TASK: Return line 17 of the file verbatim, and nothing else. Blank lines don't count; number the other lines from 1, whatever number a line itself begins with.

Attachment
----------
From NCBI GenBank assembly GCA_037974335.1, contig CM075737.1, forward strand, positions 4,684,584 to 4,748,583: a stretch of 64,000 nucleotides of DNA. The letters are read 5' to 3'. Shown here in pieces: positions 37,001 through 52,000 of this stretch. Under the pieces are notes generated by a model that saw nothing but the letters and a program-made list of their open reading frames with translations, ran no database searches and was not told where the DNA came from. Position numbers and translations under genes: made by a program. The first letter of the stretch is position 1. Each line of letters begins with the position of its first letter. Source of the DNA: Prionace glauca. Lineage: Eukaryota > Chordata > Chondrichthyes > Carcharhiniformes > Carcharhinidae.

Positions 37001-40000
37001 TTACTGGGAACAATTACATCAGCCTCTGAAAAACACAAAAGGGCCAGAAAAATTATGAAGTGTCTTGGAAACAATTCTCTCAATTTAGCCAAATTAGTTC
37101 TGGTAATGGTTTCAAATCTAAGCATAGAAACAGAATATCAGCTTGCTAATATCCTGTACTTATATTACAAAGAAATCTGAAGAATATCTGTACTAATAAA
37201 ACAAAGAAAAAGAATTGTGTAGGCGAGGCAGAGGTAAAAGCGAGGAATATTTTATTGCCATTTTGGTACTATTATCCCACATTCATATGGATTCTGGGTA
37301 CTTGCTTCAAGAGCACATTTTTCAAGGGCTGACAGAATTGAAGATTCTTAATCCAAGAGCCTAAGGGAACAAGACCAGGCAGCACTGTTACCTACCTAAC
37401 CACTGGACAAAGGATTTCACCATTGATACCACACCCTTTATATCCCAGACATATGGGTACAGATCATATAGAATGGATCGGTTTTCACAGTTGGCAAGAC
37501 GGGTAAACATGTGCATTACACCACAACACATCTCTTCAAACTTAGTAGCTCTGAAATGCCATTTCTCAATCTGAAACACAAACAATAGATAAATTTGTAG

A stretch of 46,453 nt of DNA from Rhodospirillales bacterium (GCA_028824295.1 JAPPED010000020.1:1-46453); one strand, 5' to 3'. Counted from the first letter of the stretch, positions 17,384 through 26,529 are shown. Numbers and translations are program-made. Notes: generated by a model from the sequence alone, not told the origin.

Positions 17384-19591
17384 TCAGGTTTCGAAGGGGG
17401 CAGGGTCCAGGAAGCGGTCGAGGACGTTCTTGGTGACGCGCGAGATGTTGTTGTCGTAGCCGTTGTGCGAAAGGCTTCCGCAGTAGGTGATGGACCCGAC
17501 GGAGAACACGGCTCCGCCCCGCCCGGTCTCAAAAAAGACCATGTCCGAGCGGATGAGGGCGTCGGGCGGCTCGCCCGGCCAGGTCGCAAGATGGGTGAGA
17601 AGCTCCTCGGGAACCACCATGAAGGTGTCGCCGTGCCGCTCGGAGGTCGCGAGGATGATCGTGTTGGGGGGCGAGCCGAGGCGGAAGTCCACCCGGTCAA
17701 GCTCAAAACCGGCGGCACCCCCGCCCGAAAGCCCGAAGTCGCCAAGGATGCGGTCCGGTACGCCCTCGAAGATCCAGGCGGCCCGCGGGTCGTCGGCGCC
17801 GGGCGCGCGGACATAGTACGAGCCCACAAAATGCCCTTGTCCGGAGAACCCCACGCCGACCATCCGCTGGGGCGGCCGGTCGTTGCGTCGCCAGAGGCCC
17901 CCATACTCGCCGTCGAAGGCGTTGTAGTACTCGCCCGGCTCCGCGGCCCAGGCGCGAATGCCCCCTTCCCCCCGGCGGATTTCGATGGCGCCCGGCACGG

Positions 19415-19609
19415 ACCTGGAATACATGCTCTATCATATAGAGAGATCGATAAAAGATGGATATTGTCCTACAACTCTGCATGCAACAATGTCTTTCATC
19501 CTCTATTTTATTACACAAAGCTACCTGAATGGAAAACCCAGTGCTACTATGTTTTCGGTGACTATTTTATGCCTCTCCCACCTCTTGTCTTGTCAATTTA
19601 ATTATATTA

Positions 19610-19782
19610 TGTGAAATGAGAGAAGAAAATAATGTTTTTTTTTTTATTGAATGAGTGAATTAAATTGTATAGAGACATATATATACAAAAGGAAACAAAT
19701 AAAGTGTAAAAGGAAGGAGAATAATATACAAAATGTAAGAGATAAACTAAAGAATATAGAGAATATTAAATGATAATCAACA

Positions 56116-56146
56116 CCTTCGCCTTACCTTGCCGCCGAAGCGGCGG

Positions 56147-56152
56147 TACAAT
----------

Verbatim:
17901 CCATACTCGCCGTCGAAGGCGTTGTAGTACTCGCCCGGCTCCGCGGCCCAGGCGCGAATGCCCCCTTCCCCCCGGCGGATTTCGATGGCGCCCGGCACGG